descendants following WWII. These three ethnic groups in turn also split on a
regional basis between north and south-the "Heanzen" in the south -the
"Hiedebauern" in the north. There is little ethnic unrest (if any)-most
groups lean to preserving their ethnic heritage in a peaceful way and I see
more and more involvement with their Hungarian neighbors to the east.

To call the largest group Germanic as opposed to German is all important. The
migration of the many Germanic tribes from the 4th century onwards portrays
their diversity. Early Roman historians dwell on their differences. We later
see their descendants consolidated in over 400 dukedoms, principalities,
bishoprics and free cities which comprised the Holy Roman empire and the
establishment of the first German Reich (1867). To say all German speakers
are German is no more correct than to say all English speakers are English.
Even within present day Germany, there are still considerable regional
differences. A multi-generational Viennese is not your typical German nor is
he anything like a Burgenländer. That at particular points in time their
political views were the same is begging the issue. There are still many
German dialects in use. Pan-German and National Socialist interests in the
last two centuries have done a diservice by trying to convince us that these
people are all the same. That Pan-Germanism failed proves my point.
Pan-Slavic and Pan-Arab groups have likewise failed. People like their ethnic
differences as much as they like borrowing the best from others. Smooth the
edges but don't change the core.

answers to previous questions raised by Gus Gyaki and your editor in last

I can supply some 'solution' to both of your questions. Gerry, the deck of
cards you picked up, was, what we call in Hungary the Magyar deck, or in
Germany the German deck!:-) It consist of four 'colors' and eight cards per
color, for a total of 32. All sorts of games exist for this set and I had to
inquire from my Hungarian friends to find out how we played the 'zsiros'!
(Have to be close to 50 years I haven't played it!!:-))

Basically the zsiros is a kids' game, but most adults remember it very well
... since on cold winter afternoons everybody played it for hours! Four
players can play it and after shuffling the cards four will be distributed to
each. The rest goes - face down - in the middle of the table. The ace and the
ten (Roman numerals represent the seven, eight, nine and ten. Then comes alsó
[lower], felsõ [upper], király [king] and ász [ace].), are the only cards
worth ten points each (zsiros [i.e. fat]), but the seven will take any card.
So total point win for the winner will be 80 - if he/she gets all the

One person starts by playing a card from his/her hand, face up. Everybody in
turn must play a card. Only a matching card will take the deck - or a seven
of course - and the cards go down in front of the winner on the table (if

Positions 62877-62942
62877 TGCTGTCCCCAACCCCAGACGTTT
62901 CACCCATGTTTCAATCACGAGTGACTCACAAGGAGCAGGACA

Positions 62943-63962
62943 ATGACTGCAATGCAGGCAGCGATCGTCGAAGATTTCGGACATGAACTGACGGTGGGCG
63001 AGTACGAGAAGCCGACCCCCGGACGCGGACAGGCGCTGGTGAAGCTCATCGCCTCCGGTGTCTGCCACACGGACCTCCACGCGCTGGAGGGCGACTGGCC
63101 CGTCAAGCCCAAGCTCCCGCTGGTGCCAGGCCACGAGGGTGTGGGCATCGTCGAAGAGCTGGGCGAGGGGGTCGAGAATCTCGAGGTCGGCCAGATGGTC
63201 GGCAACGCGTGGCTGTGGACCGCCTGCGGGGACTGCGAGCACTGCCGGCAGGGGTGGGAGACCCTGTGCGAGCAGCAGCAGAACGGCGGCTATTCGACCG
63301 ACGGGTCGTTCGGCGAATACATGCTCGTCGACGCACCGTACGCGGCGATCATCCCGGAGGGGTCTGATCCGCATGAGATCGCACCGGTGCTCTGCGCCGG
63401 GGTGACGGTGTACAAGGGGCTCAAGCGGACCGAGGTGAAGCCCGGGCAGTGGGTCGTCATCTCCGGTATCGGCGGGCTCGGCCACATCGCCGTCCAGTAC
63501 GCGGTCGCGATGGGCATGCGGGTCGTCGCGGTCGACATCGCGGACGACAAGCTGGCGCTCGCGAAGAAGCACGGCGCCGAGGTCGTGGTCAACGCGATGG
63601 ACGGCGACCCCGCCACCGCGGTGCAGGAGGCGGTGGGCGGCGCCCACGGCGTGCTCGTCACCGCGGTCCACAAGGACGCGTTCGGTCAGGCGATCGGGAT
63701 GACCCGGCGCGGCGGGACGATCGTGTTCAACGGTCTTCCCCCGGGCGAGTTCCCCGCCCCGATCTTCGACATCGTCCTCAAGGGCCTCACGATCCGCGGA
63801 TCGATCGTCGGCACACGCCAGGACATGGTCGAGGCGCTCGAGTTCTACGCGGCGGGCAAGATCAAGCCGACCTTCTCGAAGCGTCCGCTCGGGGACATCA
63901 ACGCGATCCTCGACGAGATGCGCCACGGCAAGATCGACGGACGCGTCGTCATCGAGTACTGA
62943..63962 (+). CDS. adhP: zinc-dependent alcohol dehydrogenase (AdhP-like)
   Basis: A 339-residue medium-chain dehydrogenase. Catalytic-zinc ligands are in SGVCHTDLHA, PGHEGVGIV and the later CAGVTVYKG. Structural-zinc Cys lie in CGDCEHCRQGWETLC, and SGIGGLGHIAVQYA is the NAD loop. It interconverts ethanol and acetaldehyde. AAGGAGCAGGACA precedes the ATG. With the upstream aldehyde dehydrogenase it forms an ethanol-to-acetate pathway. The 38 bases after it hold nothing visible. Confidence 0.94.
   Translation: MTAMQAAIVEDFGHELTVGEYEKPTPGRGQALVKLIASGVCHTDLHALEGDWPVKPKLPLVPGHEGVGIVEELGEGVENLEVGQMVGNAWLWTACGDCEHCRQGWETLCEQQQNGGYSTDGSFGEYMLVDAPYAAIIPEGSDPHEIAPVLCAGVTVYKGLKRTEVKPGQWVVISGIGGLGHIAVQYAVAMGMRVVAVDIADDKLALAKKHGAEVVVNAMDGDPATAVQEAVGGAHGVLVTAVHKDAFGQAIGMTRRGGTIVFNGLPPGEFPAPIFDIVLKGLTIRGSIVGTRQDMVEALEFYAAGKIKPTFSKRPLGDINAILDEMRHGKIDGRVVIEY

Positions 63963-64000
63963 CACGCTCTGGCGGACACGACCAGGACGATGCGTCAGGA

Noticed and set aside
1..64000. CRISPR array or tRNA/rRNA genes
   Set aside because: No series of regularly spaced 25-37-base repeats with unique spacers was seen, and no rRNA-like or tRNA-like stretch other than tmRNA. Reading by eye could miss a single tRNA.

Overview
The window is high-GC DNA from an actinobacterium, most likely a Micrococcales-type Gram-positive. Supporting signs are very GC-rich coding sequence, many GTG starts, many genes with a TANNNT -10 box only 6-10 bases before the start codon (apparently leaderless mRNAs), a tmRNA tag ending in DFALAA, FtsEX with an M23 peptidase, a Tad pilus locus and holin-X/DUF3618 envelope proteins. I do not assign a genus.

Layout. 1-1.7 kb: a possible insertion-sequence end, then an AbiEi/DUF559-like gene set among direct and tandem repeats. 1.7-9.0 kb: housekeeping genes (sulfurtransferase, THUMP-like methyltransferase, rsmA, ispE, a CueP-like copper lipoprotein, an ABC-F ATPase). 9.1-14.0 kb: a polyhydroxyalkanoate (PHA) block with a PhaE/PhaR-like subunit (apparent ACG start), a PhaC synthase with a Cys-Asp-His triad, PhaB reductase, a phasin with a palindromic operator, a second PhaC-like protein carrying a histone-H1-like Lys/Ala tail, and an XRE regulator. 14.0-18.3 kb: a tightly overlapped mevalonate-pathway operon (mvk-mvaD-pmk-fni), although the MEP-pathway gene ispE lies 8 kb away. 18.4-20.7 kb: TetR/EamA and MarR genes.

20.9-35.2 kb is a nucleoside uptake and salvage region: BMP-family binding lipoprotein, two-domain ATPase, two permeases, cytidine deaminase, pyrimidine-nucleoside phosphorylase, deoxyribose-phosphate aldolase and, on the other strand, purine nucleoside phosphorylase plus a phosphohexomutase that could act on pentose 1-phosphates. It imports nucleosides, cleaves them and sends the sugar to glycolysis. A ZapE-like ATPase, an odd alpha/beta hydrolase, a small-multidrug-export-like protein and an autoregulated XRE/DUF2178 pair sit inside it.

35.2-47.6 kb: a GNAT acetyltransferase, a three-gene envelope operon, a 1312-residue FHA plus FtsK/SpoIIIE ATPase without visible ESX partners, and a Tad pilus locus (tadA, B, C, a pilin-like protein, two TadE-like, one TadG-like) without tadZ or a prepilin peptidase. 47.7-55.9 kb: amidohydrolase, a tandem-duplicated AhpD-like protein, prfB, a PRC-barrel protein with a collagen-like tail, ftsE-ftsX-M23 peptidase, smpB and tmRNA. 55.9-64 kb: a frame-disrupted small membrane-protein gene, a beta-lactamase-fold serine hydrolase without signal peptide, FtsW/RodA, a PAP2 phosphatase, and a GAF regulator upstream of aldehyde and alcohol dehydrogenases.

everybody has an eight, and the starter played an eight the last eight played
will take it). If one does not have a matching card anything can be
discarded, but you can't take that round. And of course you hold on to your
zsiros cards to try to save them for yourself - or if there is a partnership
established (opposing player) - than for the partner.

After each round everybody draws a card from the middle deck, and plays
another round - until all the cards have been played. Each person counts up
the points won from the rounds and the winner will be the one with the most

As I said: does not take a rocket scientist to play this game; not much
strategy involved, but provides a lot of fun. You can put money on the points
or play it for 'bunkó', i.e. just plain fun by putting a big black circle by
the loser's name. Joe, Equinunk, PA - USA

(Ed. Note: Anna Kresh found a web site which covers card games. She also
forwarded the rules for he Hungarian game Zsírozás. Contact her if you wish
to receive a copy.)


The Ellis Island immigration & naturalization ship records available from <
ellisislandrecords.com> are becoming easier to access, but difficult during
peak hours. I started at 2:00 PM one morning with much success. Fritz
Königshofer says "that is not a "Christian" hour to be working!" and he plans
to wait until the traffic dies down. I couldn't wait and I've found all but
one immigrant ancestor and this is probably due to a phonetic spelling. My
previous suggestion to try all possible spellings is a must. My umlauted
names (Mühl) were entered as Muhl. Other members tell me of erroneous
spellings under which they found records.

Most village names are spelled phonetically-don't be misled. I found second
class passengers listed in the ship's manifest. Last issue I said they
weren't included. Now I must track those other people with family names who I
don't recognize. Just who were all these other Bergholds and Sorgers?

Newsletter continues as no. 96C.